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Kirk Hollis | Archive | Email  
Staff Writer

Drafting from the Middle
How to build your team with pick 5, 6, 7 or 8 in a redraft league

In the weeks leading up to any fantasy football draft, discussion of top three to four picks is common. Less common, however, is what to do if you find yourself stuck in the middle of each round. Last preseason, we examined “picking at the turn”. This time around, those “picking in the middle” will get their day. The term “middle” will be defined as picks 5 through 8 in a 12-team redraft league. Let’s dig in with the specifics as they apply to the upcoming 2018 season.

First Three Rounds:

Value in the middle of Round 1 this season should be ideal. The suspension of Mark Ingram (4 games) has pushed Alvin Kamara into the upper tier of running backs, especially in PPR leagues. Kamara is a solid option for pick No.6 or 7, but it you’re picking fifth, you are in the conversation for a different RB or possibly Antonio Brown. If your league allows you to start three or even four WRs, Brown is definitely an excellent option especially if your league goes RB-happy with the first 4-6 picks.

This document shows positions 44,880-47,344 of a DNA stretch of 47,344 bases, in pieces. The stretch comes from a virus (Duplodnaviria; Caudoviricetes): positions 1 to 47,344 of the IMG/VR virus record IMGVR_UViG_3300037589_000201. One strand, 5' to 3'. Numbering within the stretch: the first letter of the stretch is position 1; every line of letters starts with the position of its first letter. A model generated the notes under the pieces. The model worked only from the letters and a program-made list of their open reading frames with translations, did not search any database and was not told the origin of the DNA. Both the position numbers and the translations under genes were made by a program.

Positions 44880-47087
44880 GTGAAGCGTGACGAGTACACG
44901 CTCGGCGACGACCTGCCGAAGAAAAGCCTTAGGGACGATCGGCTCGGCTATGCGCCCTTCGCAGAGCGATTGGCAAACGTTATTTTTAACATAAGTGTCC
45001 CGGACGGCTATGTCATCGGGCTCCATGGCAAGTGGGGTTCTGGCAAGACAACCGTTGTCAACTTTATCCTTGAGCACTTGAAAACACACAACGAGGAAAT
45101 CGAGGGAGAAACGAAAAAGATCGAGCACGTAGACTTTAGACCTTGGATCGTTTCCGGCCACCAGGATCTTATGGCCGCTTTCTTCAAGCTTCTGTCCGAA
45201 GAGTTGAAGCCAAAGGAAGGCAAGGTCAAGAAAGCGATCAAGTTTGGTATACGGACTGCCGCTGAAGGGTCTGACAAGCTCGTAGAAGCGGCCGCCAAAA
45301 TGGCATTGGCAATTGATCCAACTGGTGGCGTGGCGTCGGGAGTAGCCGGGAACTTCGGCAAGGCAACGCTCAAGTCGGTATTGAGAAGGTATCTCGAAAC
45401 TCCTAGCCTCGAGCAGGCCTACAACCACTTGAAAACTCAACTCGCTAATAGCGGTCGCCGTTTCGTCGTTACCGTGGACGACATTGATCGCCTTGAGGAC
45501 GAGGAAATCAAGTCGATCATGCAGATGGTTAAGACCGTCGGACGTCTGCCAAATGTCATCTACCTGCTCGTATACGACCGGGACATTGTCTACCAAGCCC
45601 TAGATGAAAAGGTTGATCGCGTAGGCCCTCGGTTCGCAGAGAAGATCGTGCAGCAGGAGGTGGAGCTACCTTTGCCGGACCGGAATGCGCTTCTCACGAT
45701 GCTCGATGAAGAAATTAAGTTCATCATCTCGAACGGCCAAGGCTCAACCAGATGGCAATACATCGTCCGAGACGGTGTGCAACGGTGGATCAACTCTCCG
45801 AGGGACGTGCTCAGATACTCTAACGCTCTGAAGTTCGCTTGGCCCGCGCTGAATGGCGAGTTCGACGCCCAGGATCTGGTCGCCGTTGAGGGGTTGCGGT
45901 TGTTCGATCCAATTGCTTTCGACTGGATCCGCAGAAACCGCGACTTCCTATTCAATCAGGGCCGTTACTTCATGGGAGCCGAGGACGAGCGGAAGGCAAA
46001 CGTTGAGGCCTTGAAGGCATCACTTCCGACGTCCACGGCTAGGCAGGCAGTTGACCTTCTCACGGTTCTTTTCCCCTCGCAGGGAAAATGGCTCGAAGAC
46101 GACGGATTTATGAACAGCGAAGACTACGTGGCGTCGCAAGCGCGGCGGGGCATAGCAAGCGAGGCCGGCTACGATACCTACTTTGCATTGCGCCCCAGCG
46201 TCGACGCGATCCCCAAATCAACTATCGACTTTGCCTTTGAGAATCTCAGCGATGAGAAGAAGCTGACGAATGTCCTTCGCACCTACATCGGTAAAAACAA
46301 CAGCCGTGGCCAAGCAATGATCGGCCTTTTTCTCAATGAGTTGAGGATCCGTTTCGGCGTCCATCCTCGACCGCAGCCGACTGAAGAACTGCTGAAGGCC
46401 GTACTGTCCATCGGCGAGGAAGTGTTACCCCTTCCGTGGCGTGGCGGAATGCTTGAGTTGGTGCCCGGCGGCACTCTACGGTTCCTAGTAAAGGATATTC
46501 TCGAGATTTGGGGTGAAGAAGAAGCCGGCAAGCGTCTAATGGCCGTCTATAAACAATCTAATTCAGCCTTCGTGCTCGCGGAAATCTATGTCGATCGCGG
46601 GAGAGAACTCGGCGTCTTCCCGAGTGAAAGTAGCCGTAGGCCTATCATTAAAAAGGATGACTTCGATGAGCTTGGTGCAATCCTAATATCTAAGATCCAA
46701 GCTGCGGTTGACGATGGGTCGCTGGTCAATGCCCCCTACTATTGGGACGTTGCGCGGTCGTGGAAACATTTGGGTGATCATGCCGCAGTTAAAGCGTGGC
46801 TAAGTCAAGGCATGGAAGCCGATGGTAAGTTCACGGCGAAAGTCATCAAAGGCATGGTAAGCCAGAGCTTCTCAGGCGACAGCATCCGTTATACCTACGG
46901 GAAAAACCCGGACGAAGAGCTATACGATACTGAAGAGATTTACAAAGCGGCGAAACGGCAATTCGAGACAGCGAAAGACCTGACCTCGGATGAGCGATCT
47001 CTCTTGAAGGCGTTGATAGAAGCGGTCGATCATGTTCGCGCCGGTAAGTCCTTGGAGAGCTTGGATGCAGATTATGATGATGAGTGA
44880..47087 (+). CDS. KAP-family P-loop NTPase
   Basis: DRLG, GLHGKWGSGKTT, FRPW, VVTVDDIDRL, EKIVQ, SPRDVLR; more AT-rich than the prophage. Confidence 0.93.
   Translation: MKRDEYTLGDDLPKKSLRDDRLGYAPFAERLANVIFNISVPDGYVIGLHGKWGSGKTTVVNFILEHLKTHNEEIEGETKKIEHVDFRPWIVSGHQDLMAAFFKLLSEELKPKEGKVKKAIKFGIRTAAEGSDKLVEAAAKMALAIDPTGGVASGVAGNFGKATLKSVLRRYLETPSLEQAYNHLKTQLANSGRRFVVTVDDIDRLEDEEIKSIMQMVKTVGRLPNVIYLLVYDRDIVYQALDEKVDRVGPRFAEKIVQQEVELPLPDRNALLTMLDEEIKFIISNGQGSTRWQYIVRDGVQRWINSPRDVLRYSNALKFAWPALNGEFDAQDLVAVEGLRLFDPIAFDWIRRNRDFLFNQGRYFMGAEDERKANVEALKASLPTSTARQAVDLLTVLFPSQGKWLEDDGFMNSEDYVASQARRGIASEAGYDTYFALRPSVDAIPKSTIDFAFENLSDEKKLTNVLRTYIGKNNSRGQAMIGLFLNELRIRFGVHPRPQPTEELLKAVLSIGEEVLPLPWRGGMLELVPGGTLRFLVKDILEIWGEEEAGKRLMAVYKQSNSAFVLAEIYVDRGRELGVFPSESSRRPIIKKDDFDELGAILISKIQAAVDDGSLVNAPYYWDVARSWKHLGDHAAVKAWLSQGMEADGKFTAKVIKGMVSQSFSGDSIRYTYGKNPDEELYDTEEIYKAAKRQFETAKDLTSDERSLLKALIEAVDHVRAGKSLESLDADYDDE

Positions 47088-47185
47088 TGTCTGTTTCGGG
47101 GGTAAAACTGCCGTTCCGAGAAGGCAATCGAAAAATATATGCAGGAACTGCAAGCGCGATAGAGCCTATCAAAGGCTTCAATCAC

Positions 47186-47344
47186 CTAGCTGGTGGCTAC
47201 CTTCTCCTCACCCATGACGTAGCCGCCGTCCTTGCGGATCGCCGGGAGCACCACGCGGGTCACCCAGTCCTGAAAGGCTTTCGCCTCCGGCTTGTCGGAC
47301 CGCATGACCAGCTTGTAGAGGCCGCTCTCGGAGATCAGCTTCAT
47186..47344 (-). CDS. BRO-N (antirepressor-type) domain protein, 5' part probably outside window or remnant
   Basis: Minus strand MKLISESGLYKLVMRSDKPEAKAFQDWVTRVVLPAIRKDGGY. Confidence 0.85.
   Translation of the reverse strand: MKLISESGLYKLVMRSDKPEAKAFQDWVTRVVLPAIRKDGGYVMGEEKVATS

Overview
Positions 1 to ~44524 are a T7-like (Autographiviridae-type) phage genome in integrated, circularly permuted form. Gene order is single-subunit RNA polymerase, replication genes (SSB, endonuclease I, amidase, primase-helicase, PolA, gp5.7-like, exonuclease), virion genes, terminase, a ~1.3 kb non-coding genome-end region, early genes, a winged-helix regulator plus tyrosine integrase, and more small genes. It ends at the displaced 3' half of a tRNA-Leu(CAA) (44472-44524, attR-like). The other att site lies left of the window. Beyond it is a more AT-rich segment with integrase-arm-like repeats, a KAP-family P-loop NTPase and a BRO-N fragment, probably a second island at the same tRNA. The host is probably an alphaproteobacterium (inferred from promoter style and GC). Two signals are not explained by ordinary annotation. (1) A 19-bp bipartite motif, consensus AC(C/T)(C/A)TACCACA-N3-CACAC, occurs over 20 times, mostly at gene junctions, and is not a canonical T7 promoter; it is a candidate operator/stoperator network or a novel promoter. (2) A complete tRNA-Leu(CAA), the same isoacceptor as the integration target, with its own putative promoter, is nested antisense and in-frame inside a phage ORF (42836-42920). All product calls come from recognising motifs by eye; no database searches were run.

I think the drop-off at running back is so severe in Round 2, however, that Brown would be the only wide receiver worth taking in the middle of Round 1, even if your lineup requirements are WR-friendly. There are simply too many question marks surrounding every other top tier WR. So, the recommendation is to find your favorite RB from a group that includes Kamara, Saquon Barkley, Leonard Fournette (non-PPR only), Kareem Hunt, and Melvin Gordon. David Johnson could also be in play if Brown is taken early. Using Fantasy Football Calculator’s current ADP numbers, we’re going to pretend that the No.6 pick is ours and that both Brown and Johnson are gone. That would make Alvin Kamara the perfect target for the pick.

Round 2 is definitely a round for taking a wide receiver if indeed running back was the first pick. There’s simply not enough firepower at the RB position after Dalvin Cook (he will be gone by the early 2nd round at the latest). That means guys like Michael Thomas, A.J. Green, Keenan Allen, and Davante Adams are up for consideration. When attempting to discern between similar options, my rule of thumb has always been to look at the quarterback. Two surefire Hall of Famers, one possible Hall of Famer…and Andy Dalton. That eliminates A.J. Green. And, since ADP suggests Thomas will be gone prior to 2.05, Allen and Adams look like the two most prominent targets. Finally, if you took Brown in the first, don’t reach for a running back here. The value will be better in Round 3. So, based on our No.6 draft position (which would be No.7 in the even rounds) ADP suggests Adams would be available here. He’ll make a nice complement to Kamara giving us two primary options on very good offensive teams.